Rollover wrecks by tractor-trailers are among the worst kinds of accidents, safety people say, because property damage is high and driver injuries are severe.
Box sections replace crossmembers in Fontaine Trailerâ€™s Revolution flatbed, making it more resistant to flexing and rollover.
About 11,000 rollovers occur every year in the United States, typically on freeway ramps and curves that drivers enter too fast.
Electronic systems that reduce the risk of rollovers have been available for some time for both tractors and trailers, and fleets that use them say they yield a healthy payback.
If the few thousand dollars spent for an anti-rollover product stops just one such wreck, the vehicle's owner has saved $85,000 to $250,000, according to statistics cited by Meritor Wabco in announcing a new Roll Stability Control product.
Look at videos of rollover tests and you'll see that trailers twist when lateral forces pull its tires off the pavement. The twisting quickly moves forward as the trailer tips over, and it yanks the tractor over with it.
Usually a driver doesn't feel it happening until he starts going over with the rig. This occurs in a second or two, and electronic systems intervene by applying brakes to try to stop the rollover before a driver can.
But how about making the vehicle itself less prone to rollovers? Avoiding that twisting motion with a stiff structure would make the trailer more stable, with or without an electronic system. Cutting weight also helps.
Those are part of the design of Fontaine Trailer's Revolution aluminum flatbed, according to Alan Briley, a regional vice president of sales.
"The Revolution series is designed for safety," Briley says. "Its unitized floor design makes for very high roll stability because the floor doesn't twist and flex, unlike the traditional crossmember design, so the load stays secured.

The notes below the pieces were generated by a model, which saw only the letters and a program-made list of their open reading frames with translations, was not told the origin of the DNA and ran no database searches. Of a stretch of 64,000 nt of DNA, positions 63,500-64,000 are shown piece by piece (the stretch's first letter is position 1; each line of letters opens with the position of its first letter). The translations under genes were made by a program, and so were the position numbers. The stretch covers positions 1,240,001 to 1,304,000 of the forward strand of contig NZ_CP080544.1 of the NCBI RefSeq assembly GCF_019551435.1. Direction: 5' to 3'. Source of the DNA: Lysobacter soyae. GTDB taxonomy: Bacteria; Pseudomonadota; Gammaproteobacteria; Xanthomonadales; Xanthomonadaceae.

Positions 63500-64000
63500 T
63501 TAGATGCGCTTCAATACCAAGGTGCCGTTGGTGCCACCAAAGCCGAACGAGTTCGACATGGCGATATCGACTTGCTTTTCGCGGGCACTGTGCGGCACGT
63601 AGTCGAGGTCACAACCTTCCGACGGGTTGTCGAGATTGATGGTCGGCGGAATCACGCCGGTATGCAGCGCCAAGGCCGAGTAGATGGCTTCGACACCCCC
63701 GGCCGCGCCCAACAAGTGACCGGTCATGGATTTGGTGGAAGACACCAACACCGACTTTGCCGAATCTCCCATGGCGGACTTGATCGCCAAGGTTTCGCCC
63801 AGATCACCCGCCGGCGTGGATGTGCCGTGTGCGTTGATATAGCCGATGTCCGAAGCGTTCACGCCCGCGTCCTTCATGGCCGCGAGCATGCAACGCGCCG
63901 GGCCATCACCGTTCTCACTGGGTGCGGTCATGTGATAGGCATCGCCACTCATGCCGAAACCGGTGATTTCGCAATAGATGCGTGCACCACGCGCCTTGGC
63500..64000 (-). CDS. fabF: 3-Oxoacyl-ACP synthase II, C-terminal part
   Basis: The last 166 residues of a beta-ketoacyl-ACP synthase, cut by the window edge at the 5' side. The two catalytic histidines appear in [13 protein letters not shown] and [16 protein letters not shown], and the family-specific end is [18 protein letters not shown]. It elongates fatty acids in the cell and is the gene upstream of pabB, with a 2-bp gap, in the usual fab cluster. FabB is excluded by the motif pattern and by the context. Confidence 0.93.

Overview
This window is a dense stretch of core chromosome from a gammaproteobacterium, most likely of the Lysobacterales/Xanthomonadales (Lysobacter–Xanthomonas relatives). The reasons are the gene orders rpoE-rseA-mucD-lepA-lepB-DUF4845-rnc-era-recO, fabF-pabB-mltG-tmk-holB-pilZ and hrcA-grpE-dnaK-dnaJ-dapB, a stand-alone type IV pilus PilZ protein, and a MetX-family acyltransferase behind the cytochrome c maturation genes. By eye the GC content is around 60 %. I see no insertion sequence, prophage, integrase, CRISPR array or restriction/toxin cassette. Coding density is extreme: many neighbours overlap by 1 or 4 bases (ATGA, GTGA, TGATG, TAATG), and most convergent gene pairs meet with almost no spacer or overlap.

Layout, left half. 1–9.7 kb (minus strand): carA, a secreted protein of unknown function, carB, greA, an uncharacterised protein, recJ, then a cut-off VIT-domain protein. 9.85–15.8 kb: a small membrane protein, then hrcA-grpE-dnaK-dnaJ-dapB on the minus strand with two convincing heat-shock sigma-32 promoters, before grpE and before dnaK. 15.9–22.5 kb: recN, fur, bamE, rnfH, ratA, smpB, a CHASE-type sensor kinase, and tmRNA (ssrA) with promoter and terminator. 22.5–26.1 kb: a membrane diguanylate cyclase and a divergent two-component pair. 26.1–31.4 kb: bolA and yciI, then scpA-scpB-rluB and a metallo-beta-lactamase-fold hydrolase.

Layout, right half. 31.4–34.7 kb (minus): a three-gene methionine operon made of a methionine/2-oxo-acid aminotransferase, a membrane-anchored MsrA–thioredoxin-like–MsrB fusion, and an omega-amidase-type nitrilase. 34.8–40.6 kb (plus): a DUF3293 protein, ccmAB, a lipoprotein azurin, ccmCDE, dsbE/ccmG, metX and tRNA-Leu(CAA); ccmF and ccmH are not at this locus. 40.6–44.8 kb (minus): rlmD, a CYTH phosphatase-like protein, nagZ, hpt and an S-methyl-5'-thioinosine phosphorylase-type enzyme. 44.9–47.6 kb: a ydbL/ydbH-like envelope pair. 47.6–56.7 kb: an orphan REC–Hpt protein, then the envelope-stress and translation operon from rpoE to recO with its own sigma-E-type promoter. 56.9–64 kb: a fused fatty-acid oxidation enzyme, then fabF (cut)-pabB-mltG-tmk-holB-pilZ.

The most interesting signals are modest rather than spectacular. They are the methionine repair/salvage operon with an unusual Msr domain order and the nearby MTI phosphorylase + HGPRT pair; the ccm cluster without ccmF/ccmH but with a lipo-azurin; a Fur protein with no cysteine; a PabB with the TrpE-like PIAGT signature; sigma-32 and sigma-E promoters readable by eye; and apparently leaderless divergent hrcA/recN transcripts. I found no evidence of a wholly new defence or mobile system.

"The integrity of that system allows for heavy loads like steel coils to be hauled with a high degree of safety."
Tie-down methods also matter, he says. Usually, straps and chains are secured at the rub rail, outboard of the load. This exacerbates instability as high gravity forces begin to tug sideways at the trailer; they have more leverage with the tie-down at the flatbed's outer edge, just as you do when you flip over a table by grasping the edge farthest from you.
The Revolution offers stout cleats that fit into grooves on the floor; the cleats can be positioned close to the load, side to side and forward to rear. So the forces pulling on the tie-downs are more centered, making it harder for lateral forces to turn over the trailer. This placement also better secures the load so it resists movement during transit, he says.
Weight is another factor. A weight increase of 10% raises rollover tendency by 23%, Briley says, citing tests by Haldex. This stands to reason, as an empty or lightly loaded trailer is less likely to roll over than a heavily loaded one. But you can't make money running empty, so back to weight reduction in the vehicle.
"The Revolution's integrated crossmember-floor design with friction stir-welding takes out weight without taking out beef. There are 300 box sections rather than 35 or 40 crossmembers." Fontaine's website
has a video explaining the Revolution's structure and how it cuts weight.
"Tractors are getting heavier, and we're just getting bombarded with requests to cut weight," he says. This of course relates to payload and revenue, which everyone understands.
A Revolution flatbed or the more recently introduced drop-deck version costs about 10% more than a traditional type, which Fontaine still offers, but the payback in payload and safety should be quick.
As a bonus, structural stiffness also increases fuel economy and tire life. "The Revolution tracks very straight for low rolling resistance," Briley says.
"Some fleets have measured fuel savings at 3% and with spread axles, tire wear savings of 30%. A trailer that doesn't twist and flex while rolling doesn't scrub the tires."